LUBEC – Here on the eastern edge of the United States, generations of clam diggers have dug deep into the mud flats for soft-shell clams.

These days, the digging isn’t so good. The clam harvest Down East has dropped sharply in recent years, and clam diggers say one big reason is an onslaught of moon snails.

The snails are mucus-oozing creatures that emerge at night, drill into clams and other shellfish with sandpaper-like tongues, eat the meat inside and leave behind empty shells.

“It’s like science fiction,” said Brian Beal, a marine ecology professor at the University of Maine at Machias who has studied clams and snails for decades.

For 30 years, Bob Varney, 55, has earned his living on Lubec’s clam flats. The work is difficult and dirty, bringing barely $50 a day.

These days, Varney typically harvests 55 to 60 pounds in four or five hours. Not long ago, he could rake up double that, but the clams are spread thin nowadays. A growing number have drill holes in their shells from the moon snails.

What concerns him most are the snails’ volcano-shaped egg cases — some of which hold more than 1 million eggs. They show up nearly everywhere he digs.

“We didn’t have anything like this even two or three years ago,” Varney said, taking a break from digging. “They’ve just escalated.”

Moon snails are native to the region, ranging from Canada’s Gulf of St. Lawrence to North Carolina. In Maine, their numbers go in cycles from area to area. Biologists say there was a surge in the 1970s and 1980s.

For now, there’s no concern that the creatures will spread in abundance beyond far eastern Maine, one of the most productive clamming areas in New England. Thirty miles away, clam diggers aren’t seeing the snails, Beal said.

Some cultures consider the snails a delicacy, but in Maine they’re just a nuisance. Beal said they may be more numerous in eastern Maine because of the decline of green crabs, which prey on the snails and clams.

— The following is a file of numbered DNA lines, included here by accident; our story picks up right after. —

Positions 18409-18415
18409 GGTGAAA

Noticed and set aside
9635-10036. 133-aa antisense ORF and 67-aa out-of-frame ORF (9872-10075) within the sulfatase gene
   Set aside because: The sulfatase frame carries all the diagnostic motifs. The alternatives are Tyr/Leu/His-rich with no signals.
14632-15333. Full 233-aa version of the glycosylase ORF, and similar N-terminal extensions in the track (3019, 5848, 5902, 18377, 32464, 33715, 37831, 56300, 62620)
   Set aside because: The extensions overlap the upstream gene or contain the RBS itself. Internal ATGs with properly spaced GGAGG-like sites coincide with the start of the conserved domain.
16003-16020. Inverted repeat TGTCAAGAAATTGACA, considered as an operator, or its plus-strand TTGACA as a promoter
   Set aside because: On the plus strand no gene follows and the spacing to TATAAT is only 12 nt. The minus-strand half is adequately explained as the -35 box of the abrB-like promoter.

The downturn has been severe in Cobscook Bay, a sprawling body of water against the Canadian border that’s known for its 20-foot tides, turbulent waters and rich ecosystem.

The harvest in Lubec and other towns on the bay fell from about 800,000 pounds in 2006 to about 100,000 in 2009, according to the Maine Department of Marine Resources.

Partly to blame are widespread outbreaks of “red tide,” naturally occurring algae that produces a toxin that makes clams unsafe to eat and halts the harvest, Beal said. But the rise of moon snails is the No. 1 reason.

On a recent day on a flat in Lubec, Beal and some clammers found dozens and dozens of the snails and their small egg cases, which look like small pieces of rubber littered on the mud.

Harmless-looking and slow-moving, the creature is deadly when it gets hold of a clam under the mud, enveloping it with its slimy, mucus-oozing foot and softening the shell with an enzyme secretion. In just a day, the snail can drill a hole in the softened shell and eat the clam inside.

“They just go in and slurp it up,” Beal said.

On the flats, clammers have a hard enough time without the snail invasion. They work in the wet and cold, sometimes sinking knee-deep into Jello-like mud pockets that can suck their legs down and trap them until they wiggle free, sometimes leaving a rubber boot behind.

Lately, diggers have been getting less than $1 a pound, but prices will probably be double that in August, when demand is highest.

In Lubec, a town of 1,500, the value of the harvest has fallen from $566,000 four years ago to just $39,000 last year, according to the state.

David Case, 34, said it’s barely worth his while to dig clams these days. But there’s little else for him to do in the area to make a buck, and he still has to put food on the table.

Dennis Huckins, 56, said the moon snail is a crook, taking money out of clam diggers’ wallets.

Clam diggers have been removing snail egg cases — more than 90,000 so far — from the flats. Beal records their findings and the diggers usually dump the snails on their gardens as fertilizer.

Some people think the moon snails could be processed, packaged and sold.

“There’s a market for moon snails somewhere in the world,” Beal said. “Why not market ours?”